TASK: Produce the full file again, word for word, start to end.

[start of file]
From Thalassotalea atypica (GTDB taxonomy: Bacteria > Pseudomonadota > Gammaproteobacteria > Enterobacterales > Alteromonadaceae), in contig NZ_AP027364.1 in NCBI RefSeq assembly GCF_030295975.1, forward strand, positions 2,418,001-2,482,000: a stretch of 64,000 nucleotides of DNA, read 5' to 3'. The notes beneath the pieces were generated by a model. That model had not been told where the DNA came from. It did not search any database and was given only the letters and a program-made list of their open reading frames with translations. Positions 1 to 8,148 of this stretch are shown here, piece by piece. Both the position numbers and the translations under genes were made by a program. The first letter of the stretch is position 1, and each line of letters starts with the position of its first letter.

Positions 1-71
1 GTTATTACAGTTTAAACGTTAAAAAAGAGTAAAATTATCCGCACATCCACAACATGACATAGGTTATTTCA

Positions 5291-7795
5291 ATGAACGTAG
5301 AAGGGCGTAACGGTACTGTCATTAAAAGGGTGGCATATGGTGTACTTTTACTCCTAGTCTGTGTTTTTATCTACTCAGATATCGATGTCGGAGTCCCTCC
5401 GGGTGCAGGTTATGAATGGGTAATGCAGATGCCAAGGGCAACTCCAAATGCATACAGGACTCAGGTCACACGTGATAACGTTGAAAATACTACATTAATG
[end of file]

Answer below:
From Thalassotalea atypica (GTDB taxonomy: Bacteria > Pseudomonadota > Gammaproteobacteria > Enterobacterales > Alteromonadaceae), in contig NZ_AP027364.1 in NCBI RefSeq assembly GCF_030295975.1, forward strand, positions 2,418,001-2,482,000: a stretch of 64,000 nucleotides of DNA, read 5' to 3'. The notes beneath the pieces were generated by a model. That model had not been told where the DNA came from. It did not search any database and was given only the letters and a program-made list of their open reading frames with translations. Positions 1 to 8,148 of this stretch are shown here, piece by piece. Both the position numbers and the translations under genes were made by a program. The first letter of the stretch is position 1, and each line of letters starts with the position of its first letter.

Positions 1-71
1 GTTATTACAGTTTAAACGTTAAAAAAGAGTAAAATTATCCGCACATCCACAACATGACATAGGTTATTTCA

Positions 5291-7795
5291 ATGAACGTAG
5301 AAGGGCGTAACGGTACTGTCATTAAAAGGGTGGCATATGGTGTACTTTTACTCCTAGTCTGTGTTTTTATCTACTCAGATATCGATGTCGGAGTCCCTCC
5401 GGGTGCAGGTTATGAATGGGTAATGCAGATGCCAAGGGCAACTCCAAATGCATACAGGACTCAGGTCACACGTGATAACGTTGAAAATACTACATTAATG